open source software - Page number 15

Apache Software Foundation announces release plans and IP concerns for OpenOffice.org

Yesterday The Apache Software Foundation Blog posted "Open Letter to the Open Document Format Ecosystem" regarding the current state and future of OpenOffice.org, an open source project that has had a challenging year. Both it and LibreOffice released their 3.3 versions in January. Then in April, Oracle announced it would no longer offer commercial support for OpenOffice.org. In June, Oracle donated OpenOffice.org to The Apache Software Foundation. » Read more

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Perspective from an open source newbie

Gandhi quote at Red Hat headquarters

In my first week at Red Hat, having come from a long history of using proprietary software in the corporate workplace, it only took a few hours to wash away more than fifteen years of plugging overly long license codes into software before I could sit down and use it. What had become second nature during those years vanished the moment I began using an open source desktop. » Read more

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Building an Emergency Alert System for the 21st century

Building an Emergency Alert System for the 21st century

When Ruth Suehle posted about the recent test of the Emergency Alert System and how it could be improved, I agreed, for the most part, but wanted to add a few comments of my own, including an idea that I had a couple of years ago on alerting people. » Read more

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The importance of Google Dart

The importance of Google Dart

Google is making its Dart system open source.

This is very important, not just for open source.

Dart is a structured language for web programming. That means you can actually build a website as you would write a little Javascript. In fact, Dart can be run on a Java Virtual Machine, or compiled into Javascript. » Read more

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Should you donate to open source projects?

Should you donate to open source projects?

A project in which I'm involved, in the middle of a time of change, recently received an enquiry from a member of its user community. The enquirer was pleased with the software, concerned about the changes and wanted to provide support to the project to ensure it continued and as an expression of gratitude. "Where should I make a donation to support the software?" » Read more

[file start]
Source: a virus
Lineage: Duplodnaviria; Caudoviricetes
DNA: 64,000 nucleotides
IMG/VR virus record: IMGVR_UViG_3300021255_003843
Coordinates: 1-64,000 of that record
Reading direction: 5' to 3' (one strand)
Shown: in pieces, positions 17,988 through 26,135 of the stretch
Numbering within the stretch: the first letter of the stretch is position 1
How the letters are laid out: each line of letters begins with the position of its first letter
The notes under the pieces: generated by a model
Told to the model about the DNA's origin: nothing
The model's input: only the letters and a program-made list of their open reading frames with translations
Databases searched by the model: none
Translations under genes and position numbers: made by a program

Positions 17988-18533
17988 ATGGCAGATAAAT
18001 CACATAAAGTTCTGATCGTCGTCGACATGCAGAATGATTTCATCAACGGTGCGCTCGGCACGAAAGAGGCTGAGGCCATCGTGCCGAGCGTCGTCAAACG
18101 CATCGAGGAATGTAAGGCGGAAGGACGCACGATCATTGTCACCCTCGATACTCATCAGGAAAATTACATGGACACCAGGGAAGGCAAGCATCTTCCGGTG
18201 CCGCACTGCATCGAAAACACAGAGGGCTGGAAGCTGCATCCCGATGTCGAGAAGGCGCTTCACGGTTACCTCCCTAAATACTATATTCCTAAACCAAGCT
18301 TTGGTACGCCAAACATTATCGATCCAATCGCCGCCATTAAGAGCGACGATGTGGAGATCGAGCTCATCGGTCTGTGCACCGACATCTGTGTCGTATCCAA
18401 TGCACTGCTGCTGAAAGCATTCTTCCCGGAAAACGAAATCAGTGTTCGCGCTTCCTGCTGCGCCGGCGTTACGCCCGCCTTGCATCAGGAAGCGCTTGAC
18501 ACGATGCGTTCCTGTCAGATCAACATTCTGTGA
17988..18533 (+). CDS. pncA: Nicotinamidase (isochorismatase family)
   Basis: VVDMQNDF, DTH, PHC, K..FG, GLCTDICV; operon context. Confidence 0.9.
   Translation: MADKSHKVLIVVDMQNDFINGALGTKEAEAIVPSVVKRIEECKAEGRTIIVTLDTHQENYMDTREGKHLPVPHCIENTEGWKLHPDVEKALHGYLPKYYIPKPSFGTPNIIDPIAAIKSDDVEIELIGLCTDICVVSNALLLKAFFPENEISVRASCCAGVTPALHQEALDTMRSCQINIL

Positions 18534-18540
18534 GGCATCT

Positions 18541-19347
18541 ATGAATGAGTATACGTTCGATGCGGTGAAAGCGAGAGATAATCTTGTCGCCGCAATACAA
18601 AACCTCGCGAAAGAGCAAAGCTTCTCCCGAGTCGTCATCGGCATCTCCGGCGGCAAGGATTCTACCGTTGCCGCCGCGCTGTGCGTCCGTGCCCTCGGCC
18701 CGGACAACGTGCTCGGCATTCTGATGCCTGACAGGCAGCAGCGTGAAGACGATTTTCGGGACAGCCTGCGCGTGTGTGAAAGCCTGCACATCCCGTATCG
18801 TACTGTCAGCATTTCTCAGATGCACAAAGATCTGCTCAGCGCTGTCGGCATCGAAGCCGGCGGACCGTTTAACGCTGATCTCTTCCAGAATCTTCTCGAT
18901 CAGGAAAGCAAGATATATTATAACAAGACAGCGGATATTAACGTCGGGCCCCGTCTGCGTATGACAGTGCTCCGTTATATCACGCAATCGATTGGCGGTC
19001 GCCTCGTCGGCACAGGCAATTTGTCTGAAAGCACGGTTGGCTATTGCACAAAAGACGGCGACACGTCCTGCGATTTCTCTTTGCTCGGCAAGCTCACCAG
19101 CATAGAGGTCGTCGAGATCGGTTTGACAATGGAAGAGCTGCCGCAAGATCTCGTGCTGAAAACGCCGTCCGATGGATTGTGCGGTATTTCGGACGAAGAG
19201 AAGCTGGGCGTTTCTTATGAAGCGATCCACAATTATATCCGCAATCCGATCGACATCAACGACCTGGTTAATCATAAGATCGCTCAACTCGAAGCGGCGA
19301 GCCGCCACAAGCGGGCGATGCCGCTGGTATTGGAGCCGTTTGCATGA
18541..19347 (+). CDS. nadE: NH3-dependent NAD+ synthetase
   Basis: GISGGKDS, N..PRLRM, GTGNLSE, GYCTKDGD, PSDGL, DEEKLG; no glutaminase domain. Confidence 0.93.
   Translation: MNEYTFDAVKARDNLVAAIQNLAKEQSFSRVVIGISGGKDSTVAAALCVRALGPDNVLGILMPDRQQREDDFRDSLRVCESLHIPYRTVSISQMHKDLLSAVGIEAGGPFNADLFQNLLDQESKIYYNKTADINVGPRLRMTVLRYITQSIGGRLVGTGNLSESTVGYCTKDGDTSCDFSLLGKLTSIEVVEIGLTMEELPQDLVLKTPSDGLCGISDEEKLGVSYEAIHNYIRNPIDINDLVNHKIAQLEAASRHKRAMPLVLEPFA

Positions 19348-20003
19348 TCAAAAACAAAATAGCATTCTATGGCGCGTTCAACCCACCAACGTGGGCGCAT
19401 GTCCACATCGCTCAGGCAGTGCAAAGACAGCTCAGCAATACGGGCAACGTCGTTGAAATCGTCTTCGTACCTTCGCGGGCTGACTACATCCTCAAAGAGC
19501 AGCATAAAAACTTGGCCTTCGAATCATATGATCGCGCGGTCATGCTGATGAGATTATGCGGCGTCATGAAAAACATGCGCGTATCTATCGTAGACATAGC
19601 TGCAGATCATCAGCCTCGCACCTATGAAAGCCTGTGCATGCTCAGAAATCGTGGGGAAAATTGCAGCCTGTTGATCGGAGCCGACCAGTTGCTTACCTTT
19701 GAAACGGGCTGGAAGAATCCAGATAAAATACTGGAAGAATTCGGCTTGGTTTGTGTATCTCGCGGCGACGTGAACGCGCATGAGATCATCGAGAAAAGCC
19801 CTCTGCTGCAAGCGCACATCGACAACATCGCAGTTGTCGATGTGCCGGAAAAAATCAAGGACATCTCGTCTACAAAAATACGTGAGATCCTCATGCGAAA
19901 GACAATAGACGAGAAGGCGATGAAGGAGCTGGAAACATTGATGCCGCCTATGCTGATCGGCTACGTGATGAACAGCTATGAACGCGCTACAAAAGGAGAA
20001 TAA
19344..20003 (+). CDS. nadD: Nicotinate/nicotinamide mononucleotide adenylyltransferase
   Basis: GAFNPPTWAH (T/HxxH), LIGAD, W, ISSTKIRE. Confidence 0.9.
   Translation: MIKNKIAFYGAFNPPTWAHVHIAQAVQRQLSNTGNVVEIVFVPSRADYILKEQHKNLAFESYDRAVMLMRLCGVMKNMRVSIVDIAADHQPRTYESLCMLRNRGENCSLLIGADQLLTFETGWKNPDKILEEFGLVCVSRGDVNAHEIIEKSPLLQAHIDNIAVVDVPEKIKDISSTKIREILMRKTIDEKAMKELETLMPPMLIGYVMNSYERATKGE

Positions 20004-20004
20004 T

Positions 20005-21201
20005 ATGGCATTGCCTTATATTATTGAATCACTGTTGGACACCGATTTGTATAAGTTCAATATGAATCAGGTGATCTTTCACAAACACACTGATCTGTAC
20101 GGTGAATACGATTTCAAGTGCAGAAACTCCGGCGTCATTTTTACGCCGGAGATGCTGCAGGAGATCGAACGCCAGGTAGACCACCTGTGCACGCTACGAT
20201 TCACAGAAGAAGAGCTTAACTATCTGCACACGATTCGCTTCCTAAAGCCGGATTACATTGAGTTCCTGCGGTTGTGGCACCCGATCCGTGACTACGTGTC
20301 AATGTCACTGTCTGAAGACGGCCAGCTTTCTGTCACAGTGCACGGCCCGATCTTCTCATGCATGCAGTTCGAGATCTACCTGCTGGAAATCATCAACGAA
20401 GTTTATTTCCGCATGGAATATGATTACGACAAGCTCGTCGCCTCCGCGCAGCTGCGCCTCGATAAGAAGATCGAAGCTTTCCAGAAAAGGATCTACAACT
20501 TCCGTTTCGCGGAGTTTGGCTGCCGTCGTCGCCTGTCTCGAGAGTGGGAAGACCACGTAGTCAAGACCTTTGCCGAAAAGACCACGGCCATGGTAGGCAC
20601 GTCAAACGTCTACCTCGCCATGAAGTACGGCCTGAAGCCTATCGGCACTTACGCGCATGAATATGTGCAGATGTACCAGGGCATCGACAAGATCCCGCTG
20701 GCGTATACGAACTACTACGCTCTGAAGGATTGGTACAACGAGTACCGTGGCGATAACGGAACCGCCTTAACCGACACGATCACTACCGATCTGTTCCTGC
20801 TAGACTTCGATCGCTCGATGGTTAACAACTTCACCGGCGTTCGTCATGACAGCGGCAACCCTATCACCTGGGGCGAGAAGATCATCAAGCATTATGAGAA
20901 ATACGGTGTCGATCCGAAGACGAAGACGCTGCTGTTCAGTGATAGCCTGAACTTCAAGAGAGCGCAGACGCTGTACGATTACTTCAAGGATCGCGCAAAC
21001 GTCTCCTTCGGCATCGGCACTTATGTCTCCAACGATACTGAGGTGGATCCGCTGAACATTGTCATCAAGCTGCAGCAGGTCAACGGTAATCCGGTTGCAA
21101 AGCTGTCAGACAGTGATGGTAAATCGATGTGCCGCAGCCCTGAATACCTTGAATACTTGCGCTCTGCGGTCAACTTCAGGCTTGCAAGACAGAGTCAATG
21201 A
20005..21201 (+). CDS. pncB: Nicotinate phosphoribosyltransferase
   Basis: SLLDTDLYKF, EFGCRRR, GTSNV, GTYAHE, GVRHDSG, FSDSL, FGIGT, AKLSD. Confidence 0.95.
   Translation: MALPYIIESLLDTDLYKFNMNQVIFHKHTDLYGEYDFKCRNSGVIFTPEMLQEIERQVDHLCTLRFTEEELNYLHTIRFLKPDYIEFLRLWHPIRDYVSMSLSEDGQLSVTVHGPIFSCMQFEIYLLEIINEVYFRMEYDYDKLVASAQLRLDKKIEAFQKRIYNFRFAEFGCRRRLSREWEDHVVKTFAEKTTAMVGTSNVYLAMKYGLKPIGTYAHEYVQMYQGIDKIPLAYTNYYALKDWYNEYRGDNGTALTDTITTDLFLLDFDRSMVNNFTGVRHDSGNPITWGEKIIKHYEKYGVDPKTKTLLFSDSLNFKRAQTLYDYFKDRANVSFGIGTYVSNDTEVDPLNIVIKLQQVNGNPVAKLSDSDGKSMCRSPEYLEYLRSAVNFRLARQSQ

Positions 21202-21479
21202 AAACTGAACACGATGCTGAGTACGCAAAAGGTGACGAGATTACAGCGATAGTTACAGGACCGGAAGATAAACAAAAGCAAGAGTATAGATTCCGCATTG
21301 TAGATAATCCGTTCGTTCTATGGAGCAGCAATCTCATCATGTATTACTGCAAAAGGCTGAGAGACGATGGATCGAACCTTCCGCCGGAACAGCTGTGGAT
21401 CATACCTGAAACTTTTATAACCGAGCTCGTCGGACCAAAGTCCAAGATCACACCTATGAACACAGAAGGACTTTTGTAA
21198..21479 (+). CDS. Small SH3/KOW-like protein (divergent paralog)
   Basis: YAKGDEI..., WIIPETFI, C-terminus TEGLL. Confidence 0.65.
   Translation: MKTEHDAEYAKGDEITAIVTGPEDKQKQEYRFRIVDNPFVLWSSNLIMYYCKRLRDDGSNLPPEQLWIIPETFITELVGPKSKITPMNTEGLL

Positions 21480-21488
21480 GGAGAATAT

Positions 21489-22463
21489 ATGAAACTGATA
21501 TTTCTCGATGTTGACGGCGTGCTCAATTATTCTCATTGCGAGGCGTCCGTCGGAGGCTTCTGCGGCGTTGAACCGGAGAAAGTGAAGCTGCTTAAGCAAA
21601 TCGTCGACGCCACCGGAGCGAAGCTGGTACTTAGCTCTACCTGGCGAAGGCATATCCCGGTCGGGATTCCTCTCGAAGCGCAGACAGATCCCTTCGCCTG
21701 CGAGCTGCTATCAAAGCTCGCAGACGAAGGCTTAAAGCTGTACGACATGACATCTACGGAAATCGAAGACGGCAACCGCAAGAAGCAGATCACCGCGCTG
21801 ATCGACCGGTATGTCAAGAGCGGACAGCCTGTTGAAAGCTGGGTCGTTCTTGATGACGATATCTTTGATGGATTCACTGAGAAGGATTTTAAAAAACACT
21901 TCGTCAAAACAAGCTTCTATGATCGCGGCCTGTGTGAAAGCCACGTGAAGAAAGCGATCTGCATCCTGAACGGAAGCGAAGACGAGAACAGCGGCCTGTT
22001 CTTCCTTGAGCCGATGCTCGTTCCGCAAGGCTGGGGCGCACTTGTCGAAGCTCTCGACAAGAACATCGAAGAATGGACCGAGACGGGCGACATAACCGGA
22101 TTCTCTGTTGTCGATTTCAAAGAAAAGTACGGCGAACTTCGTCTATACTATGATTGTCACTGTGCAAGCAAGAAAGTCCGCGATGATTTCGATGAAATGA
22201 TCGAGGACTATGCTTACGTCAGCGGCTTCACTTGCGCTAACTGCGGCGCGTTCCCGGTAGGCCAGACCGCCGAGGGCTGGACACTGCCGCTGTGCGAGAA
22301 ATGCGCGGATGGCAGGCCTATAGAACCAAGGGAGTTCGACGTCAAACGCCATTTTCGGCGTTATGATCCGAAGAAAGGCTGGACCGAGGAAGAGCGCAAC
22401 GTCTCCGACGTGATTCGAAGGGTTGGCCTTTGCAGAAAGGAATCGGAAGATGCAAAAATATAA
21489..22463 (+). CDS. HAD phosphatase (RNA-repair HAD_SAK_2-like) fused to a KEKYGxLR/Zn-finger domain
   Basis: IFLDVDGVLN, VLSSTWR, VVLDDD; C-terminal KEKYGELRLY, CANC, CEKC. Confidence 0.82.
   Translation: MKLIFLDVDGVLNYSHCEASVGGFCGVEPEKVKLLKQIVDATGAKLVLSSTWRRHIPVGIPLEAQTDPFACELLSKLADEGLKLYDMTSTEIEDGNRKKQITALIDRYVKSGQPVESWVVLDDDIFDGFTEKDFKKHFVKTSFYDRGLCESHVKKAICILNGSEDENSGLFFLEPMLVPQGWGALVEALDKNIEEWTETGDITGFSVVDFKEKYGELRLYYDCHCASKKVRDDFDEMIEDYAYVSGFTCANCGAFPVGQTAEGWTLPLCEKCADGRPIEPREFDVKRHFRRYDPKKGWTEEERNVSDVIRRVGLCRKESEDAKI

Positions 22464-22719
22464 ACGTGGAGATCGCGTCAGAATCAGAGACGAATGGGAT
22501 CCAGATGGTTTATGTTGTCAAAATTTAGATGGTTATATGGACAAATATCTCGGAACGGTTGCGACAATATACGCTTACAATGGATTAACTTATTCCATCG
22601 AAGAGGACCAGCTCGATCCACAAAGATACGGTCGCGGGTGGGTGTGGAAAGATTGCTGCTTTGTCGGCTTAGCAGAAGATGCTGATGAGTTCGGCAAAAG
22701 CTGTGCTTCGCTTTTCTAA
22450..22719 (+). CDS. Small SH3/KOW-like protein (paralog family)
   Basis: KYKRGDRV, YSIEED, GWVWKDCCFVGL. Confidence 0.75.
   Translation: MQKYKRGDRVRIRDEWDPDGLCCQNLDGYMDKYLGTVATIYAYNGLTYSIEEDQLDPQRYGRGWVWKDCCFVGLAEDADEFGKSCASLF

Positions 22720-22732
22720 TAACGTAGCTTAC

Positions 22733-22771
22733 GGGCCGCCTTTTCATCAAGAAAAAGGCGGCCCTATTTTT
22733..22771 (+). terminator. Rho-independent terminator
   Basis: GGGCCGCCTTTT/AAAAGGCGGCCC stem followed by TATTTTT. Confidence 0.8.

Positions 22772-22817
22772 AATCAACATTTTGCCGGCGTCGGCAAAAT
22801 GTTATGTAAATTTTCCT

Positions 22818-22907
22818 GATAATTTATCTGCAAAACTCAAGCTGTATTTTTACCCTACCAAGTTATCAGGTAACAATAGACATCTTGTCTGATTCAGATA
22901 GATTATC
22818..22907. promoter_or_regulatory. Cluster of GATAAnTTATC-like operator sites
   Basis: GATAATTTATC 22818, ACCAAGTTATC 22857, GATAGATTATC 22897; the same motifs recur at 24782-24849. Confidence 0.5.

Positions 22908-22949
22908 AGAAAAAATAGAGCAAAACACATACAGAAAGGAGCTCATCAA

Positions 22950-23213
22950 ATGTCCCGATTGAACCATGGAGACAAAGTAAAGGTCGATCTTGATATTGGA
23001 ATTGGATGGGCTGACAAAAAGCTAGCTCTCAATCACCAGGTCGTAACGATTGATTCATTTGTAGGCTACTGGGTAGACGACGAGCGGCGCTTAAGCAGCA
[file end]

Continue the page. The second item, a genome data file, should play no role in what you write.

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Open government communities survey--be counted

Open government communities survey--be counted

If you’re involved in open government, I encourage you to participate in this first informal open government communities survey. The objective of the short survey is to create a view of the broad community of constituents that comprise the open government movement, with a special interest in understanding the interplay and influence of open source software and the open source community in forwarding their objectives. » Read more

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The Architecture of Open Source Applications: Learn from those before you

A new book for software developers takes a lesson from architecture. Not the structures themselves, though--the learning process for the designers. The Architecture of Open Source Applications by Amy Brown and Greg Wilson takes developers on a tour of 25 open source applications, explains how each is structured, and--most importantly--why. » Read more

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Microsoft cuts Asterisk ties--What are the open source Skype alternatives?

Microsoft has ended its deal to let the open source Asterisk PBX system work with Skype as of July 26, perhaps due to the launch of its own competing service.

When Microsoft paid $8.5 billion for Skype two weeks ago, they promised to hold it as a separate division and continue supporting non-Microsoft platforms, but users have been skeptical. It didn't take long for the tune to start to change. Maybe somebody should have asked for a pinky swear. » Read more

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Is the future open? Ask a fourteen-year-old.

In a NY Times op-ed, David Hajdu posits that the spate of notable musicians all of the same age (turning 70 this year) is attributable to their turning 14 in the mid-1950s when rock 'n roll was just getting its start. "Fourteen is a formative age," his theory goes. What if that's not just for musicians? What about technology? And what does it mean for today's 14-year-olds? » Read more

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Interview: PJ on the beginning, ending, and future of Groklaw

Over the last eight years, Pamela Jones, known as "PJ," wrote volumes at Groklaw—first as a blog about the holes in SCO's claims, then increasingly as a place for wider commentary on the legal issues facing Linux and open source. To summarize the site's mission statement, Groklaw was a full legal news resource, "acknowledged and used by all the parties, including SCO." But it was also a community—a place for open source believers to gather, learn, and share.

» Read more

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